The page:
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EATER – ‘The Album’ Review

Eater The AlbumTeenage punks Eater were widely panned by critics when they first emerged in the late 70s, but these petulant school kids made some undeniably good tunes.

A seminal British punk band who shared stages with Buzzcocks, The Damned and Johnny Moped, Eater released five singles, one LP, three compilations and appeared on some fine early punk comps too.

And for the 30th anniversary of their one and only LP, Eater released a deluxe edition of The Album – with a second CD of singles to celebrate all of the band’s original recordings, including their single ‘Thinking Of The USA’, largely seen to be the band’s best effort.

Formed by high school friends and named after a T-Rex song, Eater played a key role in the early history of the Roxy Club, topping the bill twice in ’77.

There’s a naivety to Eater’s sound that could maybe wear thin over a bigger discography, but – on their sole LP – Eater plough through sixteen songs of abrasive, snotty tunes that epitomise 70s punk.

Opener ‘You’ has a definite Buzzcocks feel, as a fun, boogie sound layers blunt, targeted lyrics from singer and guitarist Andy Blade.

Eater religiously followed that classic underground punk trend but they also hinted at having greater mainstream sensibilities; ‘Room For One’ gets dangerously close to being a good pop song, while the boisterous ‘Lock It Up’ mocks the upper classes in a playful tune.

The Album is hardly an essential release but Eater make enjoyable dim punk, and their youthful energy and attitude really come through on their LP. A revved-up cover of the Velvet Underground classic ‘Sweet Jane’ is followed by their altered (much shorter) version of Alice Cooper’s ‘I’m Eighteen’, with Eater’s version denoting the average age of the band: 15. They later cover David Bowie’s ‘Queen Bitch’ and Velvet Underground’s ‘Waitin’ For The Man’.

Their tender age often leads to a simplistic outlook but it rarely matters, with songs like ‘I Don’t Need It’ giving a plain middle finger to authority and Government, with lyrics like “The country isn’t run, no I tell you it’s ruled, by a load of your hypocritical views”.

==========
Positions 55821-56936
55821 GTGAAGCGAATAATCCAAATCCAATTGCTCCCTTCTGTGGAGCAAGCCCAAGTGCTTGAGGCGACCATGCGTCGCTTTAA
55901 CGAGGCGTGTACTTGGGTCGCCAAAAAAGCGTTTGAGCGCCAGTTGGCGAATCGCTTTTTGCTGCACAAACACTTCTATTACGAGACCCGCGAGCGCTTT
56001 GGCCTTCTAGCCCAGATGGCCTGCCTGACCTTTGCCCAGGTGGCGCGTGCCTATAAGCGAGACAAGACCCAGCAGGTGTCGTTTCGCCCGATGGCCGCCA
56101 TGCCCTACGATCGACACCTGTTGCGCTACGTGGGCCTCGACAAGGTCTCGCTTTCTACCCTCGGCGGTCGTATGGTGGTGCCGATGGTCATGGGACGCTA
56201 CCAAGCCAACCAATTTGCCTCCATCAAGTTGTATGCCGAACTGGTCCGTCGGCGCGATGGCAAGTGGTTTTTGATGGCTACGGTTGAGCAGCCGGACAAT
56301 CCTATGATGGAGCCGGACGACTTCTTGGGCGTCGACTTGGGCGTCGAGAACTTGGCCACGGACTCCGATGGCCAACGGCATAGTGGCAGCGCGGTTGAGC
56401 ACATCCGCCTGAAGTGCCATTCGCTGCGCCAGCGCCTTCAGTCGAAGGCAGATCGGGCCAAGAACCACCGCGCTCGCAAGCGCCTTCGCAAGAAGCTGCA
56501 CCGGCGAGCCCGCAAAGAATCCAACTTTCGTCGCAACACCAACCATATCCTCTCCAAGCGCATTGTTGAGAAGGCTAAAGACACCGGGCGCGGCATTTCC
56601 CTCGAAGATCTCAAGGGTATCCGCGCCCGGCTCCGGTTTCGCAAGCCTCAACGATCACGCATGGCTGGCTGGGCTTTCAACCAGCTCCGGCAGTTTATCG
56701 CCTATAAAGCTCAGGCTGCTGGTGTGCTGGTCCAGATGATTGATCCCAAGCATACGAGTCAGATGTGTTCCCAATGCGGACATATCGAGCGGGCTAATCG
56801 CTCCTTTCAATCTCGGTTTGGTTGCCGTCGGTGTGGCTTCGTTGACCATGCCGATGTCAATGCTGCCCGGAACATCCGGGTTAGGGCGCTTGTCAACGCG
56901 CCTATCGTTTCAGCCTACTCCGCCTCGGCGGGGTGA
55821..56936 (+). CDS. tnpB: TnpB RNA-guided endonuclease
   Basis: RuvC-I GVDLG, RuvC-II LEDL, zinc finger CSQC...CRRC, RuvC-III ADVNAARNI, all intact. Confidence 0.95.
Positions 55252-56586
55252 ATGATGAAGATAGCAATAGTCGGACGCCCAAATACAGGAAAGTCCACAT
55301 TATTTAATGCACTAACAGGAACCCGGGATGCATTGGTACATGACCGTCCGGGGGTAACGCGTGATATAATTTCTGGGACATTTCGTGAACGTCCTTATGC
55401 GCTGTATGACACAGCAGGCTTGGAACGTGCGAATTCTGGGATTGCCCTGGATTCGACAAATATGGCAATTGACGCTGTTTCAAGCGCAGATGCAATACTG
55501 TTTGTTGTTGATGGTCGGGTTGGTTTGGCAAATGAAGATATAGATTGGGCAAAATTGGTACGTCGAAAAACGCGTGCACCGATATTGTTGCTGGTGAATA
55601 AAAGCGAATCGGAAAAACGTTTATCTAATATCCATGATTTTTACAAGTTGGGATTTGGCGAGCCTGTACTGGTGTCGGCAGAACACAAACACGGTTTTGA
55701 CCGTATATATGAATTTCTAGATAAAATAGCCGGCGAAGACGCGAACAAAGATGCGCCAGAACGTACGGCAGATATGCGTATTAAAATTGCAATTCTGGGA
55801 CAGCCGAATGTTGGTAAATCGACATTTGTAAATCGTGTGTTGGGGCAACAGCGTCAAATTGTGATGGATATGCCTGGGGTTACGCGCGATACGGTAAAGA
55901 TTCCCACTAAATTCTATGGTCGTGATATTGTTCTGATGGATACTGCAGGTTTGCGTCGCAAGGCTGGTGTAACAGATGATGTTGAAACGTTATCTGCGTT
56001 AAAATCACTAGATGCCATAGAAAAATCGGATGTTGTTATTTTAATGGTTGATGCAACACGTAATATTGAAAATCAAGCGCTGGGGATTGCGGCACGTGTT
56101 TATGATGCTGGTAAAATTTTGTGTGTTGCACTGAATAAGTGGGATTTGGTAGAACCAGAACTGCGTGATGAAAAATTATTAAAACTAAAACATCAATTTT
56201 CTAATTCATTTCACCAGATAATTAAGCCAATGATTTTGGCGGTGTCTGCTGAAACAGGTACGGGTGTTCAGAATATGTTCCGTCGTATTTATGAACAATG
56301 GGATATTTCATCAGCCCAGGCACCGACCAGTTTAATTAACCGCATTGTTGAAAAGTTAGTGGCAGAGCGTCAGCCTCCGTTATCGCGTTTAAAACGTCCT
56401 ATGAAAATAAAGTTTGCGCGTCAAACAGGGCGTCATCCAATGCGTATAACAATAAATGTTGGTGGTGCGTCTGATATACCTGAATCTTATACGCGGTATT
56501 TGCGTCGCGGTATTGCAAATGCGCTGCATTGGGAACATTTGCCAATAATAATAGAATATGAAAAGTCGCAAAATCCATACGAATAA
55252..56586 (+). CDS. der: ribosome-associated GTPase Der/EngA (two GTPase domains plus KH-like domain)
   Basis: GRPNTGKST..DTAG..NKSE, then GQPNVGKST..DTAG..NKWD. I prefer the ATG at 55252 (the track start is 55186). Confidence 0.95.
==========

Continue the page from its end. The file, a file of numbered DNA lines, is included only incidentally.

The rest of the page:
Eater were very willing to offend and at times it does feel contrived and just plain stupid. Blade attempts to tear down a girl with the line “Why don’t you get raped, go and get fucked” after calling her a “whore” – and, if it’s the same girl, muses over her dead body in ‘Anne’.

But even in their youth, there was an awareness of the world around them that most punks twice their age were devoid of. In ‘My Business’, Eater decries the punk culture and the way that it often consumes itself: “you wear your silly clothes like a million other sheep. I don’t care what you wear, ’bout your hair, you know it’s up to you”.

The angsty ‘No Brains’ dissents against mindless culture and has a killer, sing-along chorus that would make for a perfect end to the album – if it wasn’t for the final track of acoustic silliness that sees the band break their solid, brisk form.

Eater were mainly disliked because they were more of the same, another one of the run-of-the-mill punk bands that were around at the time. But their straightforward punk songs play well to this day and The Album – while hardly a classic – is an unapologetic, vintage punk rock release that deserves to be heard.

Jake – Punk Online

 

Track Listing

DISC 1

  1. You     
  2. Public Toys     
  3. Room For One     
  4. Lock It Up     
  5. Sweet Jane     
  6. Fifteen     
  7. I Don’t Need It   
  8. Anne     
  9. Get Raped     
  10. Space Dreamin’   
  11. Queen Bitch     
  12. My Business     
  13. Waiting For The Man     
  14. No More     
  15. No Brains     
  16. Luv & Piece    

    DISC 2

    1. Outside View     
    2. You (Single Version)     
    3. Thinkin’ Of The U.S.A.    
    4. Space Dreaming (Single Version)
    5. Michael’s Monetary System    
    6. Jeepster     
    7. Debutantes Ball (Live)     
    8. No More (Bedroom Fits) (Live)     
    9. Thinkin’ Of The U.S.A. (Live)     
    10. Holland (Live)   
    11. What She Wants She Needs     
    12. Reach For The Sky
    13. Typewriter Babies
    14. Point Of View     
    15. I Don’t Need It (Live at The Roxy)
    16. Fifteen (Live at The Roxy)    

 

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